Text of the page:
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Extinction Rebellion co-founder admits deliberately smashing window at bank

Extinction Rebellion co-founder Dr Gail Bradbrook, who admits deliberately smashing a window at Barclays Bank in Stroud, Glos, in March, told a judge today that the manager would have given her permission to cause the damage if he had known why she was doing it.

The 49 year old environmental campaigner, of Farmhill Lane, Stroud, said she intends to claim during her trial that she did the damage out of 'necessity' or 'duress' - and that if Barclays management had known the reasons they would have consented to her actions.

Extinction Rebellion has stated that the window smashing was to draw attention to Barclays' investments in fossil fuels which are 'helping to drive the climate and ecological emergency.'

The direct action group co-founded by Dr Bradbrook has stated on its website "Barclays are the biggest funders of fossil fuels in Europe, financing fracking, coal, and Arctic oil and gas extraction."

However, Dr Bradbrook got short shrift today from Cheltenham Magistrates Court district judge Martin Brown, sitting at Gloucester Crown Court, when she explained her reasons for denying the charge.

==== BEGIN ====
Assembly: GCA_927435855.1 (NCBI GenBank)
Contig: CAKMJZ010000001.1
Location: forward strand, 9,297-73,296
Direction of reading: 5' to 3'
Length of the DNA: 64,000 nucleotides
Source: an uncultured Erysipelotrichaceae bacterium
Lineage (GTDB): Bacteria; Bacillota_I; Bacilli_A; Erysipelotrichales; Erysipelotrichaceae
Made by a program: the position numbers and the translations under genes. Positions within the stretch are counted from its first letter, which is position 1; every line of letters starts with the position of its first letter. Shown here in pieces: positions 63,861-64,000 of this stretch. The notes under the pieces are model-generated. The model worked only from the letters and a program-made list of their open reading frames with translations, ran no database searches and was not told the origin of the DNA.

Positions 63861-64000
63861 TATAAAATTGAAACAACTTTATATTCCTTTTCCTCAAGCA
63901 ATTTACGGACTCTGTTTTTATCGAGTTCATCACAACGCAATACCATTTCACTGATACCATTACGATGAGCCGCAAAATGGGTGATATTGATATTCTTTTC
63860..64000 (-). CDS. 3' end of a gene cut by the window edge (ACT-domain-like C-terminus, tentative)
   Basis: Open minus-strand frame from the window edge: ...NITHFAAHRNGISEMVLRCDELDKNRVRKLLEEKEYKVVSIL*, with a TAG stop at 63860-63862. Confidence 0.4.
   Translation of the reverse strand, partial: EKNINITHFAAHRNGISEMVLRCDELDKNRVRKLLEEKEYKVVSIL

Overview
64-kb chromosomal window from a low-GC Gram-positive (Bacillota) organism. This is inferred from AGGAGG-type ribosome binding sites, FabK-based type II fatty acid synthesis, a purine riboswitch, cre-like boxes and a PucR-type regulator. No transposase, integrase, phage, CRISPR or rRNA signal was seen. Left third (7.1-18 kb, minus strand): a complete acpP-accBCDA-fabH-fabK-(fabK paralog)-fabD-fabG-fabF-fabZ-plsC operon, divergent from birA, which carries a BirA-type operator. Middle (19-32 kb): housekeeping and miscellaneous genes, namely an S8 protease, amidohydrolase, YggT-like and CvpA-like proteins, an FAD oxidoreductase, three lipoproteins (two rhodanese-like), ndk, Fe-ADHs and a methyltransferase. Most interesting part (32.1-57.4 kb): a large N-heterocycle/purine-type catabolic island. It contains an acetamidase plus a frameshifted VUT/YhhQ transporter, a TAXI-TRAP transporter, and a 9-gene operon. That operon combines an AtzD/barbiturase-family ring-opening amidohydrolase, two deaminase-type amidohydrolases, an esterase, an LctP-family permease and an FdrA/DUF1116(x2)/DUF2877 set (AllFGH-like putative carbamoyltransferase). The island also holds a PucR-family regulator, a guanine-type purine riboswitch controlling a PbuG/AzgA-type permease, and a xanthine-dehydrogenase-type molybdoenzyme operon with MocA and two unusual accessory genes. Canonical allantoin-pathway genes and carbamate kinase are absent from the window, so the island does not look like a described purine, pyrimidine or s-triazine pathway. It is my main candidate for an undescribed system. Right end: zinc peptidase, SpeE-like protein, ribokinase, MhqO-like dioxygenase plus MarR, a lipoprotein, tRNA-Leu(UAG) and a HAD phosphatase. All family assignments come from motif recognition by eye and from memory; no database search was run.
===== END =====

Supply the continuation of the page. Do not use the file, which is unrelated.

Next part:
He told her she had no defence and would be convicted. He warned her that insisting on a trial rather than pleading guilty would land her with a big costs bill - estimated between £620 and £775.

Dr Bradbrook nevertheless went on to plead not guilty to the charge of damaging a window of Barclays Bank in King Street, Stroud, on March 30th this year, intending to destroy or damage it or being reckless whether it would be damaged or destroyed.

As soon as she had said 'Not Guilty' to the charge the judge asked 'Why? You have obviously admitted it to the police. Your defence cannot be one of necessity, duress, or anything else as far as I can tell.

"I know what your case is, but you must understand that doesn't give you the right to smash a window in Barclays Bank. Yes, I respect your views but people who have a sincerely held belief are allowed to demonstrate not to cause damage.

"If you were entitled to go around putting in the windows of buildings just because you don't like what the owners do we would be living in anarchy.

"If you want to go around demonstrating at Barclays buildings, shouting your views, that is a different matter. I can tell you 100 percent, not 99.9 percent but 100 percent, that if you have this trial in this court you will be convicted. You will not be allowed to go into the witness box and project your views about why you think Barclays should have their windows smashed."